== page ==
Travel Anywhere (and avoid being a tourist).

 Travel Anywhere (and avoid being a tourist).

This seems like an odd choice given how stationary we are these days. I’ve chosen this for Friday Book Club for three reasons: (1) “Travel porn” is big these days. We want what we can’t have; (2) While far-flung travel is in hibernation right now, the “digital nomad” trend is growing big as people decamp from their habitual world and seek refuge elsewhere for extended stays (this is part of the reason we created our MEA Sabbatical Sessions); and (3) I’ve never read a travel book I enjoyed more as the subtitle is perfectly accurate: Travel Trends and Destination Inspiration for the Modern Adventurer. Jeralyn Gerba and Pavia Rosati have created a masterpiece with this 2019 book.

The various chapters are so well-suited to anyone who mixes wisdom and wanderlust: get back to nature experiences, the coolest co-working spaces for digital nomads, the world’s best escapes for foodies, volunteer opportunities around the globe, getting into hot water (the best hot springs), essential travel tips and hacks, their favorite travel products, and packing lists. As a bit of a hotel aficionado, I really appreciated the collection of bespoke hotels and retreats they’ve curated including our very own Hotel San Cristobal, just about 15 minutes from the MEA campus.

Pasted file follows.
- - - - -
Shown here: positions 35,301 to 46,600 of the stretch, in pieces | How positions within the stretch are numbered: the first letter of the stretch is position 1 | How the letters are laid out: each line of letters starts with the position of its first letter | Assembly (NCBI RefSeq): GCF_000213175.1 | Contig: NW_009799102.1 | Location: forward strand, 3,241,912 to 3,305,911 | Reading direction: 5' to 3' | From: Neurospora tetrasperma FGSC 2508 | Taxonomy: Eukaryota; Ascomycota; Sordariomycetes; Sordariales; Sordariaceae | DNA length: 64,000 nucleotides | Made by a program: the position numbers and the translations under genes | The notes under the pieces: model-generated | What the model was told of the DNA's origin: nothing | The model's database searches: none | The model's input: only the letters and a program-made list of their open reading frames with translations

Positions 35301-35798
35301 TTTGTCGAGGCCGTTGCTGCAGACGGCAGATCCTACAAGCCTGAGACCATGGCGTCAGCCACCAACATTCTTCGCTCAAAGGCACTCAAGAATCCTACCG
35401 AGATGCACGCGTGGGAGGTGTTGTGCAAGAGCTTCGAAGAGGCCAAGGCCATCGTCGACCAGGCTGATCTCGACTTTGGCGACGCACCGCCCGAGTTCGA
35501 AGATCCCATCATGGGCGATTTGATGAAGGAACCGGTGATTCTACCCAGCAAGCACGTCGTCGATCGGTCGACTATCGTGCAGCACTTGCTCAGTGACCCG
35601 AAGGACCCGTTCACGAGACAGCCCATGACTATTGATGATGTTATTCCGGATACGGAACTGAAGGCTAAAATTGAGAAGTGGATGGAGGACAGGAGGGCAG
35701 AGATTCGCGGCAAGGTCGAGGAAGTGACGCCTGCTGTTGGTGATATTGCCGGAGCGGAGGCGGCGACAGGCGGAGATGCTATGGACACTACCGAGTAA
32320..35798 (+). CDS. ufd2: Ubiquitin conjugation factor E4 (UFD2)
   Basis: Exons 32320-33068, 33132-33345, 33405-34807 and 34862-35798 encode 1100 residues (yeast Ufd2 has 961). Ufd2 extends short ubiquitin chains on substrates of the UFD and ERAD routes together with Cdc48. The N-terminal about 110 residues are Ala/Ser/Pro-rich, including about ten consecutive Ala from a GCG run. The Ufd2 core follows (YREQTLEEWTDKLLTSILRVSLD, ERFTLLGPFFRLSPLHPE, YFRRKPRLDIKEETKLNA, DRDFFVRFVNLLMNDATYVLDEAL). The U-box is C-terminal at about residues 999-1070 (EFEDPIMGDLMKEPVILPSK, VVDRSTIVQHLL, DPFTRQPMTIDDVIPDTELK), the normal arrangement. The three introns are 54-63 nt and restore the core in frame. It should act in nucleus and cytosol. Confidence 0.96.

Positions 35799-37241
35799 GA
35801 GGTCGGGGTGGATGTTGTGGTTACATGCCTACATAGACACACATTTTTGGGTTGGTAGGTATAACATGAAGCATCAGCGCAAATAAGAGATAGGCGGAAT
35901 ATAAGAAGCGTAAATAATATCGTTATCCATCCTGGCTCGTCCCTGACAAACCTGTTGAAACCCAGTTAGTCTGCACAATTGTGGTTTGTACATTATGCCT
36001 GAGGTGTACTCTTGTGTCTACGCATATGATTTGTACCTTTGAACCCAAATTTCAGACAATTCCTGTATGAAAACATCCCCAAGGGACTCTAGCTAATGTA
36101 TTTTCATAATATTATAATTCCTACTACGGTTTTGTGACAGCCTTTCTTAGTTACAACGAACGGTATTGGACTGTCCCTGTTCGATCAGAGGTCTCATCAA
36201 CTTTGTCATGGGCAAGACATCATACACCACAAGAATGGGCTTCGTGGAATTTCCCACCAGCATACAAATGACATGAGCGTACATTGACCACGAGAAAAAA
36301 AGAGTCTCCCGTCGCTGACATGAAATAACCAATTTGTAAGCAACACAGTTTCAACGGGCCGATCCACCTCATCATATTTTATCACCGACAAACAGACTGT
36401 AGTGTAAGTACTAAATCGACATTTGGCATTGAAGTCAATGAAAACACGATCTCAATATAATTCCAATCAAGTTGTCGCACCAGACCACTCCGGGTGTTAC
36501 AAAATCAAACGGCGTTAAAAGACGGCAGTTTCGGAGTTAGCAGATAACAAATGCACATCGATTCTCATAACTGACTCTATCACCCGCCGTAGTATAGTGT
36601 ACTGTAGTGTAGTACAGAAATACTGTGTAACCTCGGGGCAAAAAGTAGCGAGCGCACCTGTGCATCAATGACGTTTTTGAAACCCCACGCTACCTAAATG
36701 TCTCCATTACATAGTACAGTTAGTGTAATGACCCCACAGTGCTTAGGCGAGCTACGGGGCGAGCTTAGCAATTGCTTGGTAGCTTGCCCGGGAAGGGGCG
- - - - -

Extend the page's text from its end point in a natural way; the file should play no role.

I particularly appreciated their chapter called “Let the Mind Wander” which helps you understand how to be more personally mindful in your travel to craft a transformative, life-altering experience. This could include mixing the right balance of research and serendipity, how to apply the principles of “slow travel” to your sojourn, and how to ride the high so it’s appreciated for months and years to come. Here are a few of the suggestions they have on how to “glorify the experience” after you’re back:

  • Throw a dinner party centered around the last place you traveled. Go all out with the theme – tablescapes, recipes, music, after-dinner games, storytelling (but no slide show!!). And encourage your friends to do the same.
  • Reframe your travel ephemera as artwork. Train tickets, brochures, and postcards can be matted and hung on the wall, an everyday reminder of a great vacation.
  • Adopt a new ritual for your everyday routine. West German house slippers around your apartment. Swap your robe for a yukata. Pour all your cider like an Asturian, which is to say, from 4 feet above the table into a glass – without looking.
  • Keep traveling at home. Watch movies filmed in locations where you’ve been. Read novels by local authors. Master a complicated paella, pho, or biryani. Burn a candle scented with cinnamon (Sri Lanka), lavender (Provence), or rose (Morocco).

The difference between a traveler and a tourist mirrors the gap between being a participant and a spectator in life. The authors say, “The traveler sees the act of traveling a proxy for change, for self-discovery, a means of measuring oneself in the world. They know innately or have learned firsthand that some of life’s biggest challenges, heartbreaks, and stagnations are remedied by an epic trip. That a cure for loneliness is a dose of fortifying solitude or of unexpected connection…With the right mindset, a three-day weekend close to home can shift a traveler’s perspective, mood, and state of being. What a difference a day can make.”

– Chip Conley

This article first appeared in Chip Conley’s Wisdom Well blog